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In the last few decades, traditional financial players have already faced many challenges, such as an increase in prudential requirements, lower interest rates and subdued growth rates. They have adapted to these changed circumstances, but once again, albeit in a different area, they are required to play catch-up in order to compete with this new neobank segment. If it is so obvious that incumbents need change in certain areas, why did this not happen yet? To answer this question we must look at the issue from the point of view of these traditional players so that we can understand why their process of transformation is not as clear-cut:

  • Technology: Banking legacy infrastructure that was built decades ago is crumbling and is now unable to serve customer needs efficiently. The solutions used were oftentimes not designed for a rapidly changing technological landscape.
  • Traditional operating model: Far from the agility of neobanks, complex and strict multi-step decision-making processes and a risk-averse attitude towards radical changes have steered them towards slower, incremental, although safer innovations.
  • Higher costs: Maintaining branches, operating large legacy back-end systems, having long and costly decision-making mechanisms, needing a higher level of regulatory compliance among other things are the reason why incumbents have higher costs per customer, so they are unable to go below a certain price level.

And why does this pose a problem? Because of changing consumer attitudes. Banking services are no longer limited to traditional financial players. As technology has become an ever-growing part of our lives, it has changed people’s attitudes and expectations in many areas. For the sector, this means that the mindset of clients has changed with regard to who has the legitimacy to provide financial services. Banks have lost this privilege, one that was exclusively theirs in the past.

The changes that are affecting investment service providers is quite similar to the picture painted for the entire financial sector. Traditional wealth and asset managers also depend on outdated core systems and face high compliance costs due to strict standards and regulations, increasingly sophisticated customer needs, rapidly changing technological innovations, and pressure to reduce transaction costs. However, these players face additional challenges unique to their segment that are worth paying attention to.

First off, HNWI clients are not satisfied in many areas with the services currently provided for them by their traditional WMs, based on a 2020 global report by Capgemini. The report indicates that these customers would like to have, among other things:

  • A digital interface with interactive reports,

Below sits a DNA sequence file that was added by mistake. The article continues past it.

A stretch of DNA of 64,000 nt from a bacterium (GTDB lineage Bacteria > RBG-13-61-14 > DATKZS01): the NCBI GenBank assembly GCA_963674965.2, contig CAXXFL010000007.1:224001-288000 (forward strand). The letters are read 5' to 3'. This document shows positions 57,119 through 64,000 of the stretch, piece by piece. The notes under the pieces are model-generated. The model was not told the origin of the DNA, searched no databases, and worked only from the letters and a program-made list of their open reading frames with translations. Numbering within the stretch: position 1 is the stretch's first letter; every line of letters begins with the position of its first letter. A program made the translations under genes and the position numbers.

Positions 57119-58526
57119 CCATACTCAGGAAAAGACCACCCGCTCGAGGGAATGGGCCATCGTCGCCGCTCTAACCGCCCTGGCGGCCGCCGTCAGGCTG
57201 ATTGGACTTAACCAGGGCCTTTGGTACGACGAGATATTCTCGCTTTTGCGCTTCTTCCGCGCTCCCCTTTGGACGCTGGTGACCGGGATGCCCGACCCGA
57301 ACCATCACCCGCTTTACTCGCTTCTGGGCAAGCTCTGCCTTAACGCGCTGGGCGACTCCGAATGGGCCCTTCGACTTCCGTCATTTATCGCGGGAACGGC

• An interactive and playful portfolio management flow; a visualised presentation of different investment scenarios,

and what they are most dissatisfied with are the lack of:

  • Personalized notifications about new products / services,
  • Market information for educational purposes, and
  • Added value through services.

In addition to services, 33% of HNWIs are dissatisfied with their WM’s fees, in fact high fees are the top reason for a customer to consider changing providers, as stated by 42% of HNWIs asked by Capgemini.

Artificial Intelligence, Machine Learning and other value-adding technologies not only can increase the overall quality of service but can also cut costs considerably in the long run by increasing efficiency and automation. As we mentioned, HNWI’s are growingly uncomfortable with wealth management fees, which also pushes wealth managers towards digitalisation.

When we take a look at the already ongoing transformation of traditional players in the field of investment services, a few directions seem to be coalescing:

  • Digital self-directed platforms with cost-effective and automated solutions,
  • Improving the quality of the advisory process with digital tools, facilitating the work of advisors,
  • Digital support for active communication and interactions between advisor and client,
  • Online implementation of advisory consultation,
  • Paperless and remote processes on all service levels,

and specifically regarding HNW and UNHW individuals:

  • Transparency by showing the value and composition of the client’s portfolio online through interactive statements, both on mobile and web client platforms.

Of course, we cannot forget that, in addition to cost-side pressure and customer expectations, investment and wealth managers have to face neobanks looking to grab a piece of the market.  If traditional players fall behind in their quest for reform, they will certainly lose the part of their customer base that is open to innovation. Over time, this can mean losing a significant number of customers, leading to a reduction in revenue, which ultimately will also increase the costs of retaining their remaining customer base.

Fortunately, the market tells us that traditional players are opening up more and more towards major innovations, so we just have to wait and see how they square up against their digital challengers. With the last part of this blog series, we hope to have shed some light on what motivators incumbents of today’s financial services sector build upon and what difficulties they face in doing so.


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